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Can focus on research

Although Pernilla Dehm Kaller values ​​working with patients, she is grateful that she no longer needs her in the clinic every day.

Now I divide my time between clinic and research. In the past, research was something we had to do in the evenings and weekends. It is a relief that we don’t get like this anymore, that we can devote time to work focused with research material and we can, for example, enlist the help of a statistician.

It was the first research grant from the Cancer Foundation that made it possible for me and my PhD students. It also eventually led to funding from the university.

Pernilla Dahm Color

… in 2005 he became the first doctor in Sweden with a special subspecialty in gynecological oncology. Since 2017, she has been a lecturer at the University of Gothenburg. She was recently named Operations Director of the Year by the Western Regional Cancer Center.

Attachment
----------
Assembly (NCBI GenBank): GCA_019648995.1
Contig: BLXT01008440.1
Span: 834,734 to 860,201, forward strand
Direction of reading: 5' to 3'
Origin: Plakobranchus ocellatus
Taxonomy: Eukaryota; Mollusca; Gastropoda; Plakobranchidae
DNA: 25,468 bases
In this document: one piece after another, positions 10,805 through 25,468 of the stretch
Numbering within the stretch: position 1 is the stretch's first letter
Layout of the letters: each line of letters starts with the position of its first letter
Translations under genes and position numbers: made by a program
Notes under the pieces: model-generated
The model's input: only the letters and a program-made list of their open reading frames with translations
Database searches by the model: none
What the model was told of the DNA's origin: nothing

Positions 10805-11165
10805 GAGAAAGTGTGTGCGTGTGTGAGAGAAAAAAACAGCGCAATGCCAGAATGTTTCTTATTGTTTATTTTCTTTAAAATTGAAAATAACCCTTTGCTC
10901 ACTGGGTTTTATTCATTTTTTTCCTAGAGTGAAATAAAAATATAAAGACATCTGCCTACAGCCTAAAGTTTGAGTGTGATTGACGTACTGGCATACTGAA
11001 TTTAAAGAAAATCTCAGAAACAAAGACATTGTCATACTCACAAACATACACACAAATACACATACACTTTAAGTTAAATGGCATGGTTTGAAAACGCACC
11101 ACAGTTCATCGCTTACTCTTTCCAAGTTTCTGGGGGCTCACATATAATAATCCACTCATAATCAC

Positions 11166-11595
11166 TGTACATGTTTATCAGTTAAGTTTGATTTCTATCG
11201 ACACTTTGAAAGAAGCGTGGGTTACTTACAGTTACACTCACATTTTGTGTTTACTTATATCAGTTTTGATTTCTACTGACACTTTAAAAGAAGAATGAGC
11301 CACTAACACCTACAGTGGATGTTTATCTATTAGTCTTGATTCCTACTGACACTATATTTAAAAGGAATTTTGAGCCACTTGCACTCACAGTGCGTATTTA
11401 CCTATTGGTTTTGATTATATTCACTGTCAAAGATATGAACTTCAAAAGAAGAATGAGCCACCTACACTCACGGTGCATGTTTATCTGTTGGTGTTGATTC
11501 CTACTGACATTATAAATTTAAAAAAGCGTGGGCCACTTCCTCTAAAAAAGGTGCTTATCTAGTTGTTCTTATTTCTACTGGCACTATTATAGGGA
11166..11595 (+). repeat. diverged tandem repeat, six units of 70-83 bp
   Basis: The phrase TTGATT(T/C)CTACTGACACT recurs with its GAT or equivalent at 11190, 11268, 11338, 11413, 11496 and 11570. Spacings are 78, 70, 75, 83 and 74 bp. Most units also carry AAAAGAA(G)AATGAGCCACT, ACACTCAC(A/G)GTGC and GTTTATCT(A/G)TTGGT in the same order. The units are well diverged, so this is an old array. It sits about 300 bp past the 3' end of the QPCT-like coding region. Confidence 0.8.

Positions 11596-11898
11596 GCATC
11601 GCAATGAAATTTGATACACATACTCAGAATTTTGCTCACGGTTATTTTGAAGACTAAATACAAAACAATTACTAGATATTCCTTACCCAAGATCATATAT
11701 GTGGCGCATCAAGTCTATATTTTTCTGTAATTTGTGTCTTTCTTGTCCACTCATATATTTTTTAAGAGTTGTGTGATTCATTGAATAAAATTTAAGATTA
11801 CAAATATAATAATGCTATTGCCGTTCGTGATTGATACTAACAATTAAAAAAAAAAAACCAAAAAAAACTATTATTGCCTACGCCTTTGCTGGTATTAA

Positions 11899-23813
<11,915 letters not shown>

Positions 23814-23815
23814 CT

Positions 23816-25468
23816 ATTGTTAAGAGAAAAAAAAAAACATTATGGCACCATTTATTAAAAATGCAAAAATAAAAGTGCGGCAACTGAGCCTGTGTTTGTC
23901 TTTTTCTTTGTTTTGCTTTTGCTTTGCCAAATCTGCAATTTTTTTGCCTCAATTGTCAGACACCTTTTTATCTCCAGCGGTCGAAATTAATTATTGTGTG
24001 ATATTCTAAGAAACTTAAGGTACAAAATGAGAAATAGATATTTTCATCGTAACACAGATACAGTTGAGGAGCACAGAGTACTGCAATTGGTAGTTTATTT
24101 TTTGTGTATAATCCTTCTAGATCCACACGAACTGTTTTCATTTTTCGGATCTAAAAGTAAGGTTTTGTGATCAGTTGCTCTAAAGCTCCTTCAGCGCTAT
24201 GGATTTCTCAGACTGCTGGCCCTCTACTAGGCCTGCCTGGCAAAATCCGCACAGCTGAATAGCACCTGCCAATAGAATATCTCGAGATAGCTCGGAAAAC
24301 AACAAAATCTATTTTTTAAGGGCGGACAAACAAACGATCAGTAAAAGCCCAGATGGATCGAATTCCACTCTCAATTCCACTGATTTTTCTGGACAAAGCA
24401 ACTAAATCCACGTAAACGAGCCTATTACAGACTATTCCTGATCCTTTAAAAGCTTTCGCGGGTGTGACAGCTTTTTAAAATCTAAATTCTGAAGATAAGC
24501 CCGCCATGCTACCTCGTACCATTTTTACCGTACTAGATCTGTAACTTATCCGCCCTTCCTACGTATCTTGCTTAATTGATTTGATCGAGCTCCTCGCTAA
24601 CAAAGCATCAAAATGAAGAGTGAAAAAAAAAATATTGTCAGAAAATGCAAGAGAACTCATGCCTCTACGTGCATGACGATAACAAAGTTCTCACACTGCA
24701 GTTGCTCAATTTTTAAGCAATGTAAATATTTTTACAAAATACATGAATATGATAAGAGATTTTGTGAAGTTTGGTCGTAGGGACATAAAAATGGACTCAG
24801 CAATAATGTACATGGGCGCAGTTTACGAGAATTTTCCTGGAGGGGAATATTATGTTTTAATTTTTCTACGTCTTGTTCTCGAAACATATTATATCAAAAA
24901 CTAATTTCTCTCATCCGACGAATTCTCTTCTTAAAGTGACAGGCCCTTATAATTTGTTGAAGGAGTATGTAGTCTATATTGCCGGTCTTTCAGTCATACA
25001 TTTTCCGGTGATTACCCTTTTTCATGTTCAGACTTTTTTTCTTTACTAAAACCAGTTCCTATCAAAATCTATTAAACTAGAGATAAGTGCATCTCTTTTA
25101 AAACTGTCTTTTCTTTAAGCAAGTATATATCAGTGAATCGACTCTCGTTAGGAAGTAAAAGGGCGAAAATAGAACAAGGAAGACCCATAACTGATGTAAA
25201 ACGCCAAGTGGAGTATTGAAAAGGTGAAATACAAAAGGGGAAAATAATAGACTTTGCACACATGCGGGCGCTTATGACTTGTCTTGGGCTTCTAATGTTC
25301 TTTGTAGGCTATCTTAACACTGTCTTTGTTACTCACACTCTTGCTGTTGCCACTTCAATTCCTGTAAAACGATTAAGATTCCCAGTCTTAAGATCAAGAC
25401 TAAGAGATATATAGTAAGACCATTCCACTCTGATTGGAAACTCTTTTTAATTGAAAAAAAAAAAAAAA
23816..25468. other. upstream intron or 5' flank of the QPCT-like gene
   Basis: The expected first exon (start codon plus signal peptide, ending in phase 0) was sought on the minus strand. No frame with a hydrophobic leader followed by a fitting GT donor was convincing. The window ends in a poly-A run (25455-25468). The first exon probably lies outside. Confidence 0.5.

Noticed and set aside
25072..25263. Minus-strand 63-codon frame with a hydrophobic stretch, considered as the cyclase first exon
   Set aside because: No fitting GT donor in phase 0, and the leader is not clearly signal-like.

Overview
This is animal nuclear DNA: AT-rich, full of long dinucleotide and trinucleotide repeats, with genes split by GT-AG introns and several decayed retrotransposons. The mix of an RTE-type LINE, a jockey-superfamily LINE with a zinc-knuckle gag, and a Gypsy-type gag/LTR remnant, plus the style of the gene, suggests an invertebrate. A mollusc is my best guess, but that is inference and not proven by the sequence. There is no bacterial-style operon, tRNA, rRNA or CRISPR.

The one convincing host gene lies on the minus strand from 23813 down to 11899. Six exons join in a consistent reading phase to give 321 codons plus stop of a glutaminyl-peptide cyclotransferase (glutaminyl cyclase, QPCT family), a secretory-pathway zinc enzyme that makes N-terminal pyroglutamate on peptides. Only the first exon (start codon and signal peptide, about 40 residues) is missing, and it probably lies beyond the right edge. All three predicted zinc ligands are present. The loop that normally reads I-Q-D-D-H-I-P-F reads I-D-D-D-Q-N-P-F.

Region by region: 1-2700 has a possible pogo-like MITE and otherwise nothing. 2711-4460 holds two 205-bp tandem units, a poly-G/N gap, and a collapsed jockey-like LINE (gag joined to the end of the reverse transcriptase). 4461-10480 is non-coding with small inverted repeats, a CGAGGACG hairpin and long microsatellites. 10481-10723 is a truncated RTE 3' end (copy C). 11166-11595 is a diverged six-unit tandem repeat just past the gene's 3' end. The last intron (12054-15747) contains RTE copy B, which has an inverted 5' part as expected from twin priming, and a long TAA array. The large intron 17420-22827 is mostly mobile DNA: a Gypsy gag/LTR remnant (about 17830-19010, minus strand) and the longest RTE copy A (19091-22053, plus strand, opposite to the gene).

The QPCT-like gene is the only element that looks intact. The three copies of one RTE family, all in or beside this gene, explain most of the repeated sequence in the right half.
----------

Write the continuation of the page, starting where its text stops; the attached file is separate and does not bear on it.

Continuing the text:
From the Cancer Foundation, Pernilla Dahm-Kähler received SEK 500,000 annually during 2018-2020 for the project. “Towards Excellence in Gynecological Cancer Care”. In November 2020, I received a grant from the Cancer Foundation in the amount of SEK 600,000 per year 2021-2022 to continue working with the same project.

More on Pernilla Dahm-Kähler.